Brian GlanvilleEnglish football is hardly in the best of health. First Spain on a Saturday then Sweden in midweek come to challenge a depleted England team at Wembley. In the meanwhile, English hopes of European Cup success seem increasingly remote.

Even Manchester City, 3-0 winners at Villarreal, were virtually playing a team which had given up the ghost and were palpably missing their salient striker, the Italian Rossi, out injured alas for months to come.

When Rossi did play, in the first leg in Manchester, City scrapped through fortuitously after four whole minutes of added time, much against the run of play. Though Villarreal had never yet lost at home in Europe to any English club, last Wednesday they seemed defeatist from the first.

This in fact was City’s first convincing win in their Euro group, but at least it served to suggest that Mario Balotelli, incisive throughout as a lone and powerful striker, has adapted to his suroundings. At his illuminated best we know how dangerous an attacker he can be and City didn’t use Dzeko at all, and brought on Aguero only very late in the game.

Yet the team foundered at Bayern Munich and were held at home by a Napoli team whom they meet in what could yet become a crucial last group game. 3-0 down to an effervescent hat trick by Mario Gomez at Bayern Munich, they still managed to recover two goals suggesting that Bayern are better going forward than defending.

London’s challenge, mounted by Chelsea and Arsenal, looked anaemic in this round. True Chelsea missed a penalty, which poor, diminished Fernando Torres didn’t have the confidence to take, which would have put them 2-0 up in Genk. A team whom one had seen surrender abjectly at Stamford Bridge, where Chelsea walked all over them.

But Chelsea, for all the bright utterances of their 34-year-old manager, Andre Villas Boas seems in crisis. Their 5-3 collapse against Arsenal at The Bridge beggared belief and it is all too clear that John Terry, still mired in the bewildering “racist” controversy of what he said or didn’t say to Anton Ferdinand, who didn’t hear him, is seriously on the wane. As indeed is the other leading English centre back, Rio Ferdinand who even Alex Ferguson admits has lost pace.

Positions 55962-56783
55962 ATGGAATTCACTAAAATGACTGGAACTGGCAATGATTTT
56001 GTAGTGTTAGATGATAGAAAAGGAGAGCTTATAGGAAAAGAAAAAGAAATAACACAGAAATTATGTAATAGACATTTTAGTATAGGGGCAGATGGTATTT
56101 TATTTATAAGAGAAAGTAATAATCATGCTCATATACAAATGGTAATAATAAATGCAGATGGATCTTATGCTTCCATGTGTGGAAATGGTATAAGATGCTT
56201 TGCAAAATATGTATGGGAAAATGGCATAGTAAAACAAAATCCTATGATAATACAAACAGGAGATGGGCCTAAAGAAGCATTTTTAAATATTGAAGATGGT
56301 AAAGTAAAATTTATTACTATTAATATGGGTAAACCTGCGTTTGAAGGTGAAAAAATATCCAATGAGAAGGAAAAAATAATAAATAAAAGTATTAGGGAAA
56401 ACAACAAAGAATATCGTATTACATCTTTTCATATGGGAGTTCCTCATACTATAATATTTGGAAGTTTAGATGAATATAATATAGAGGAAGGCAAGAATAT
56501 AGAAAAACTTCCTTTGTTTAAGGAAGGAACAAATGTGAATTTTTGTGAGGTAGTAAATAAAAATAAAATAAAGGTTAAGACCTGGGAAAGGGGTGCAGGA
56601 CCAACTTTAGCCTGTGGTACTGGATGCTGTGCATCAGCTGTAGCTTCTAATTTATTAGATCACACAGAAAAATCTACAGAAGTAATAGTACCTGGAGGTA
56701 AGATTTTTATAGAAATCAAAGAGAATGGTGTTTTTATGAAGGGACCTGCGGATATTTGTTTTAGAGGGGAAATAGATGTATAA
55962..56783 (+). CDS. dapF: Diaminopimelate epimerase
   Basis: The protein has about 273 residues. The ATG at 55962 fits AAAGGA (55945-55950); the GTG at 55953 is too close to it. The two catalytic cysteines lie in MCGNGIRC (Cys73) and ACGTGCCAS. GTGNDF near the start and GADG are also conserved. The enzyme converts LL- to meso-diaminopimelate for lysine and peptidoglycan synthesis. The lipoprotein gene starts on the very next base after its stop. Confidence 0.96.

Plainly Villas Boas’ adventurous tactics are not working, he has fallen out with Nicolas Anelka and patience is hardly a virtue in the case of the oligarch Roman Abramovich.

Inspired by Robin Van Persie when he came on at The Bridge, the Gunners ran riot. But by the time one saw him so belatedly come on against Marseille at The Emirates, Arsenal were merely firing blanks and continued to do so. Surely he should have been on much earlier.

Wenger too has his problems though his club owner Stan Kronke, who made such a brief, bland and taciturn appearance at the Annual General Meeting, is no Roman Abramovich. But the Gunners surely need new dynamism, both on and off, the field, and they could do much worse than recall the ‘exiled” David Dein. A cool £1.6 million including bonuses was paid to the chief executive Gazidis, but it is hard to know quite why. While Peter Hill Wood criticised by fans, is hardly a dynamic chairman.

Manchester United, thrashed by City, pallid against their mediocre Romanian opponents at home again, seriously lack a Paul Scholes in central midfield. Alex Ferguson seems to have been remiss. Using Rooney there, as he did last Wednesday, is no long-term solution.